Wednesday, 22 June 2011

Otis Frizzell reveals his printmaking technique

Contemporary New Zealand print-maker Otis Frizzell recently gave a rare insight into his print-making process when he revealed the steps involved in creating his latest tiki series print, La Fiesta Del Tiki, as part of a "Visa Platinum people" promotion on Facebook.  Otis is one of NZ's most popular printmakers, both in his own right and in collaboration with his friend Mike Weston as the "art brand" known as Weston Frizzell (we have explained the differences between the artists Otis, Dick & Weston Frizzell in a previous article).

Otis Frizzell's initial drawing of a Tiki
In this article Frizzell describes how he begins making a print. "Everything starts out with a drawing. I've been working on a series of pinstripe Tiki stencils for a few years now and thought I'd try something different. I love Mexican folk art and wondered if I could fuse the decorative style of the Mexican sugar skulls with a broken down Tiki form." Shown here at right is a picture of the original tiki drawing that Frizzell worked up into the finished artwork.

Once Otis was happy with the design he tried a few colour variations because the sugar skulls are very colourful and ornate.  To make sure he gets the symmetry in his tiki series Otis revealed that "I often only draw half and when I reckon I'm there, I scan the drawings and flip them. It's worth noting that this is the only process I use my computer for. Everything else is hand done."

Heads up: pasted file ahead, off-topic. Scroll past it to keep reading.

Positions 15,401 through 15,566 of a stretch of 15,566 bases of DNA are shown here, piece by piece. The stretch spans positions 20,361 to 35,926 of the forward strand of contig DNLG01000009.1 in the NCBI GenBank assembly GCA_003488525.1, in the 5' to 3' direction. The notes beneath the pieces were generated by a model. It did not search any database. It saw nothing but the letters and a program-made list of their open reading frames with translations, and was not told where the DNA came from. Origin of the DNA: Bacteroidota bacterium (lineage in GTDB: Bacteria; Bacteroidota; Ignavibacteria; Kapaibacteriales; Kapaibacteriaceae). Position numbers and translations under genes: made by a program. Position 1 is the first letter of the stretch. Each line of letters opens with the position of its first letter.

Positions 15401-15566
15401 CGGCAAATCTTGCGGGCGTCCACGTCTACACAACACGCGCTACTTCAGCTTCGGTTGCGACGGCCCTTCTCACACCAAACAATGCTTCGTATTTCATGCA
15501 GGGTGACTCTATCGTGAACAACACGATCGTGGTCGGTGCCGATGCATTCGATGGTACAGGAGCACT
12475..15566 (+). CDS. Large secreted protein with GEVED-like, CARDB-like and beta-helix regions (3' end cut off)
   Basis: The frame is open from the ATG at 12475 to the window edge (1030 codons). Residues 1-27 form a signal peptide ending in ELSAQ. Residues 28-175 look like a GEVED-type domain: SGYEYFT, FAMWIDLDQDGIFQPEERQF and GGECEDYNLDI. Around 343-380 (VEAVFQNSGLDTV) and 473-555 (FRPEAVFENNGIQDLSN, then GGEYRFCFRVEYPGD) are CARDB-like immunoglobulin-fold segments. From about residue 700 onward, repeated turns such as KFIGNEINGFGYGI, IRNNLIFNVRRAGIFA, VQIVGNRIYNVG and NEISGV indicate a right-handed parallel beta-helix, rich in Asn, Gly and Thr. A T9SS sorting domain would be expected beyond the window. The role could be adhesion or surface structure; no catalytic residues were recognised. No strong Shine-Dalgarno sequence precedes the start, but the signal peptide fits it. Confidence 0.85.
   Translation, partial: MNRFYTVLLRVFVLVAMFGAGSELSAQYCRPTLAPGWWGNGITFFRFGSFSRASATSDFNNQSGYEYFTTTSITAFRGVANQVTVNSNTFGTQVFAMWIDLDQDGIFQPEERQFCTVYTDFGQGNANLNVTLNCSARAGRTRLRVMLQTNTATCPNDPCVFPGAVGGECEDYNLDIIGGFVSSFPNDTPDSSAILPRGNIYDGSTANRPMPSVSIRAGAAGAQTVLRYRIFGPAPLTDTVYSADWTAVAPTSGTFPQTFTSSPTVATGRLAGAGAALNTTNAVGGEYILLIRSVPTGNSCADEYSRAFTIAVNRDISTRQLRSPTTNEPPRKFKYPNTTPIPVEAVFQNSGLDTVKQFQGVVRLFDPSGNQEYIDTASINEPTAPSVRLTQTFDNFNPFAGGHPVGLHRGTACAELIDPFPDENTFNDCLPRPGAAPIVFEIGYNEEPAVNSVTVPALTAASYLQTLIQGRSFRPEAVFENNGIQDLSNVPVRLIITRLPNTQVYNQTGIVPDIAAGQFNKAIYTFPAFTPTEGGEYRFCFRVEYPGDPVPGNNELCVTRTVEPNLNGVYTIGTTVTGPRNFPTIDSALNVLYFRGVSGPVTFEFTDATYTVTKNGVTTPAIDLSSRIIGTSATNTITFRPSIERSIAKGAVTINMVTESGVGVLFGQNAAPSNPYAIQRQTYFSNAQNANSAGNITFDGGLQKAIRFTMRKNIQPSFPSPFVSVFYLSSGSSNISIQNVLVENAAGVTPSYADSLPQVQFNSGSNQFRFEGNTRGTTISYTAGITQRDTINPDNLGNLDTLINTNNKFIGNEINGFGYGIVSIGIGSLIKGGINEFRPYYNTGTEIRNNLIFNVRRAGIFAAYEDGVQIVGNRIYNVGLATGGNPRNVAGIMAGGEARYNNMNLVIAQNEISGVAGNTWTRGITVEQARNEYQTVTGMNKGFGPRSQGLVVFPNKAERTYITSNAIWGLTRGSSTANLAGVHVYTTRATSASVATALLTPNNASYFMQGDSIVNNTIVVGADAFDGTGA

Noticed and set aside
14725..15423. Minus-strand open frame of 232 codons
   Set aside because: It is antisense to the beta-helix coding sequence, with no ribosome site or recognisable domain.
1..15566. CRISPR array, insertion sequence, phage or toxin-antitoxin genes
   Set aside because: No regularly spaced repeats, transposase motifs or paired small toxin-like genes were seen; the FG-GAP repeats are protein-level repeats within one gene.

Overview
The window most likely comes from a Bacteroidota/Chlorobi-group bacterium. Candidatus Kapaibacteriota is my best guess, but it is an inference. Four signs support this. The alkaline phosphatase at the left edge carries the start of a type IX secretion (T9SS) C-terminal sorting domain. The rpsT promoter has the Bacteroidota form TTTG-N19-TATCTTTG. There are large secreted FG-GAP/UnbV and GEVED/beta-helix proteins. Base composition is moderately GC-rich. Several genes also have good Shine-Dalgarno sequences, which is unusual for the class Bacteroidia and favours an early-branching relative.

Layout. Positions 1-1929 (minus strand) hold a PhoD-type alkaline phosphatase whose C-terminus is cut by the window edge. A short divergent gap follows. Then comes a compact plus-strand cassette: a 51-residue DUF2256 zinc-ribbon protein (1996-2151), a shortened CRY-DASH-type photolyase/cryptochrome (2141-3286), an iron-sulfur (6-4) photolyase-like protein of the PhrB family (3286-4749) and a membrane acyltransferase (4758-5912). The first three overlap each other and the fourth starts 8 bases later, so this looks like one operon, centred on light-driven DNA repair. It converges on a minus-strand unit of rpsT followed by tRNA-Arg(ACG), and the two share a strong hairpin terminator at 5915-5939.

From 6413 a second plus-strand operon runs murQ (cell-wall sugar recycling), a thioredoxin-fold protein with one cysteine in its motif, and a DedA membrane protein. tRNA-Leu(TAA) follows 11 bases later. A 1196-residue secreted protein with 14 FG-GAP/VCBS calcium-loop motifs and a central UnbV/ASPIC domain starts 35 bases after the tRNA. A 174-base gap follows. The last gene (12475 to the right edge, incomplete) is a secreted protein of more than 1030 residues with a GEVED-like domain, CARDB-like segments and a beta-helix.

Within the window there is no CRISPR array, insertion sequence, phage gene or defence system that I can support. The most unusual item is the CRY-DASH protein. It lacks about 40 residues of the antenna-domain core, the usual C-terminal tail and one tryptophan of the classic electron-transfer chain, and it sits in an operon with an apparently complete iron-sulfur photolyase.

Actual stencil used in screenprinting process
When he's happy with the whole design Otis prints out the image to the size he wants the finished art to be and then the labourious task of breaking it down again colour by colour begins - essentially the artist has to trace over his entire drawing to make a stencil for each separate colour.  Once each colour has its own stencil (see picture at left of one of the actual stencils used to make La Fiesta Del Tiki) Frizzell does a test run - with spray paint! "That way" he says, "I can play with the colours and make sure it all works".

The actual screenprinting then begins, Otis says "I take each stencil and spray directly onto the film to make the screens (like I was saying, I like to keep it as hands on as possible). That way there are human imperfections on the screens.  When things get too perfect they lose the human touch. The final result is a beautiful edition of signed and numbered prints". To buy all prints available by Otis Frizzell, including the La Fiesta Del Tiki featured in this article please go to the Otis Frizzell prints collection at NZ's specialist art print store,  New Zealand Fine Prints.

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